My next stop is high tea at Batch Winery. I’m just going to say that all of the food I ate at Waiheke was mouth-watering. The high tea is also pretty (hello, Instagram shot) and I got chatting with our waitress, Josie Albani from Brazil, who was touchingly proud of how well New Zealand was handling the Covid pandemic.
In the afternoon, Darren Rippingale from Big Aroha Waiheke Island Tours picks me up from Batch Winery for a guided cultural tour. An artist, he is both knowledgeable and entertaining as he takes us through the history of Waiheke, from the arrival of both Te Arawa and Tainui ancestral canoes.
He tells us about the people of Ngāti Paoa, Te Uri Karaka, Ngāti Kapu and Ngāti Hura and how they became established on the island, and, we also get to see his sculpture of Papatūānuku and Ranganui, on a stunning private property on the Woodside Bay side of the island, plus a visit to his studio.
I’m always creating images of our ancestors. I just want to remind everyone that they were here. They’re not just something you read about in a book. They were alive.
We end the tour at new café Ahipao, near Matiatia Wharf. Owners Esme and Nick Pfaff had to close their Queen Street cashmere store due to Covid, but they’ve opened a knitwear factory (and the café) on Waiheke, where they’ve lived for five years. The factory is open to the public, and it’s fascinating seeing the knitting machines in action and the super-cute teeny-tiny jumpsuits they produce.
Esme admits that going into hospitality hasn’t been easy. “The only hospo experience I’ve had was a bartender in a pretty skanky bar in Bristol, so it’s been such a rollercoaster. But Ahipao has been really well received and the community seems to really like it.”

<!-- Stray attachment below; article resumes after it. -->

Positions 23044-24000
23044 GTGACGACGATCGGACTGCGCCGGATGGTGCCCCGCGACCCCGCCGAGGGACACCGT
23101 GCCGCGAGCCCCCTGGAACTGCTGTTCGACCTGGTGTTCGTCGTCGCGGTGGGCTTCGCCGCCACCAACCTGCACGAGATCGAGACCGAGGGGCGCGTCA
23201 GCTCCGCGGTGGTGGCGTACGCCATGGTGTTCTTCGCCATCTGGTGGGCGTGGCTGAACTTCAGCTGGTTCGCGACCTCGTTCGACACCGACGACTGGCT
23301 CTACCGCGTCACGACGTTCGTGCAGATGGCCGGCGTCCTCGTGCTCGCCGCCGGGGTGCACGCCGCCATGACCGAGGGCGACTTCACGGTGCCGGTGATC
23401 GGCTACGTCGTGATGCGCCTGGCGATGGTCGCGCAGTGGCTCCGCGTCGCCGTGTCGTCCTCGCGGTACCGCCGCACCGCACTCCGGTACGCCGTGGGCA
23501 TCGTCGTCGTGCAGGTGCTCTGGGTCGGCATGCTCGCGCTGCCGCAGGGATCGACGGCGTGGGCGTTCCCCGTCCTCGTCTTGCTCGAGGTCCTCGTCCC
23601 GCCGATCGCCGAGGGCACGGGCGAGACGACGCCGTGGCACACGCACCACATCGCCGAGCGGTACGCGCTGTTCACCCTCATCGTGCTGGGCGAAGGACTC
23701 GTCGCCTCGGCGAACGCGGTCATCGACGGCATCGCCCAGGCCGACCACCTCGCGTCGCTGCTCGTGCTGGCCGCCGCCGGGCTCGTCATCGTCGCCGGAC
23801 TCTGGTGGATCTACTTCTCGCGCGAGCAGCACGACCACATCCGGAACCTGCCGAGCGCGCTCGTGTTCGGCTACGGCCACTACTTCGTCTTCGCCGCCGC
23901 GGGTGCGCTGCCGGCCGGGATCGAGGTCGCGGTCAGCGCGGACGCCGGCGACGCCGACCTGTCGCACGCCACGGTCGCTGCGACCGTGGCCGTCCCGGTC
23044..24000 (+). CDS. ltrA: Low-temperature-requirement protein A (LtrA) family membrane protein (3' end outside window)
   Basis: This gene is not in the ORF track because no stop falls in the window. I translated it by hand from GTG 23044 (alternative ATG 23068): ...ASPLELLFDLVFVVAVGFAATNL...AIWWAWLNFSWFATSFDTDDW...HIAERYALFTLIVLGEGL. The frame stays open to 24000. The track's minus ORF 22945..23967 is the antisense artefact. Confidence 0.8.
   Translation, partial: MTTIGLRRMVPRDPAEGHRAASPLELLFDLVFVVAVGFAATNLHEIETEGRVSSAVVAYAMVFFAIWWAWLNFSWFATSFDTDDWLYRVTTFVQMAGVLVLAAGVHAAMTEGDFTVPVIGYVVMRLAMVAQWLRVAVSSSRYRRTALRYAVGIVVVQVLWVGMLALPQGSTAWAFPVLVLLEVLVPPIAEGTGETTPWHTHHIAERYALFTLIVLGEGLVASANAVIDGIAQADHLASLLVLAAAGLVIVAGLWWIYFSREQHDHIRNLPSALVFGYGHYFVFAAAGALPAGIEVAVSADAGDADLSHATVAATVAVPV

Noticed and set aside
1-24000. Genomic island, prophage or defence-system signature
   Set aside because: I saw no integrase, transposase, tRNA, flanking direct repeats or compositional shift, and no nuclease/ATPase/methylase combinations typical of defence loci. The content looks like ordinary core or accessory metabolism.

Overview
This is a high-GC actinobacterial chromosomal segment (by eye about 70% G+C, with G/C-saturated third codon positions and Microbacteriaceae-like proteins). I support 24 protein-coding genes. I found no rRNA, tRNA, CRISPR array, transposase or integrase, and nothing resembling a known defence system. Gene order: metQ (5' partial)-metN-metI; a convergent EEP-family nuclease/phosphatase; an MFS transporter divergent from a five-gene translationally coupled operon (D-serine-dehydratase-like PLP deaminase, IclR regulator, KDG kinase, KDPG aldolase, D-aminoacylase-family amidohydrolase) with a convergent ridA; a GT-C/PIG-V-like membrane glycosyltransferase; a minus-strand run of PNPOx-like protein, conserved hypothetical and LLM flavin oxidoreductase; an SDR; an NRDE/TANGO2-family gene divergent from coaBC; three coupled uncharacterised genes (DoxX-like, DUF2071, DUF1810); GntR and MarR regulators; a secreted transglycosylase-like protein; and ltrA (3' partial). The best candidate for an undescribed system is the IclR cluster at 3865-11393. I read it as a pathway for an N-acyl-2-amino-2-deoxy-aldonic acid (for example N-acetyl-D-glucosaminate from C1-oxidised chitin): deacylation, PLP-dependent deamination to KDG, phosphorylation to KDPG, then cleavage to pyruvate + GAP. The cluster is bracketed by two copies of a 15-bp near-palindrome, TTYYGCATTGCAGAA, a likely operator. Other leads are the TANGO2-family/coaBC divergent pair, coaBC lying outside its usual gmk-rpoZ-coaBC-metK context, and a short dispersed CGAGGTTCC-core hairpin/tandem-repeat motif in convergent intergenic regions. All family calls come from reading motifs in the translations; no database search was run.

Darren drops me at Ki Māha restaurant for even more delectable food. Helpful Waiheke tip number two: if you like scallops, do not miss out on the seared scallops here. You will regret it otherwise. Also, the dish pairs nicely with the baby carrot salad.
On day three, my husband, Walter, joins me. I’m aware people are expecting vineyards in a travel story about Waiheke, but I stopped drinking during lockdown. Luckily, Walter has selflessly agreed to do three wine tastings in my stead.
Sheree Tucker from tour company Enjoi Waiheke and her canine sidekick Mister Wino are our thoroughly charming guides. Sheree has lived on Waiheke for 12 years and has run Enjoi for seven. When I ask whether that qualifies her as a local, she replies with a broad grin, “I’m definitely a Waihekean. I think you become a Waihesian when you’ve been here for about 30. Anything more than 30 and you’ve usually moved to Great Barrier Island.”
Walter has a lovely time sampling organic syrahs and chardonnays from local vineyard Awaroa, and peppers head taster Kit Sainsbury-Canham with endless questions, all of which Kit answers with ease.
At Tantalus Estate, Linda Jones (not the jockey) treats Walt to more chardonnay, while I get in on the action with a magnificent mocktail made with Seedlip Garden 108 and lavender sugar syrup. We also rubberneck as a helicopter flies in with some high-end sippers.
We finish off at Mudbrick, where Walt – who is really enjoying himself by this time – happily learns about the wines from Anna Thorp, who studied wine in London before heading to New Zealand to get some experience in the industry. Walt’s conclusion is that wine lovers are in for treat on Waiheke. (I suspect this isn’t really news to anyone.)
On our final morning in Waiheke we take a stroll along the beach at Onetangi before catching an electric bus to the ferry. The nearly 2km stretch of sand is heavenly and we mix in with families, sun lovers, dog walkers and joggers.
Helpful Waiheke tip number three: you may not be aware that there is a nude section of the beach, tucked behind the headland. If you are forewarned, you can avoid stumbling fully clothed into that area and having to make an awkward and hasty retreat.
What to do
- Sail with Terra & Tide
- Forest bathe
- Stroll to Onetangi beach
- Do a wine tasting with Enjoi Waiheke
- Get a taste of culture with Big Aroha Waiheke Island Tours
Where to eat
- Ki Māha
- Three Seven Two
- Batch Winery
Where to stay
Onetangi Beach Apartments – very handily situated across the road from the beach and right by the restaurants
Fullers360 runs a regular ferry service to Waiheke from downtown Auckland. SeaLink also offers a car ferry service.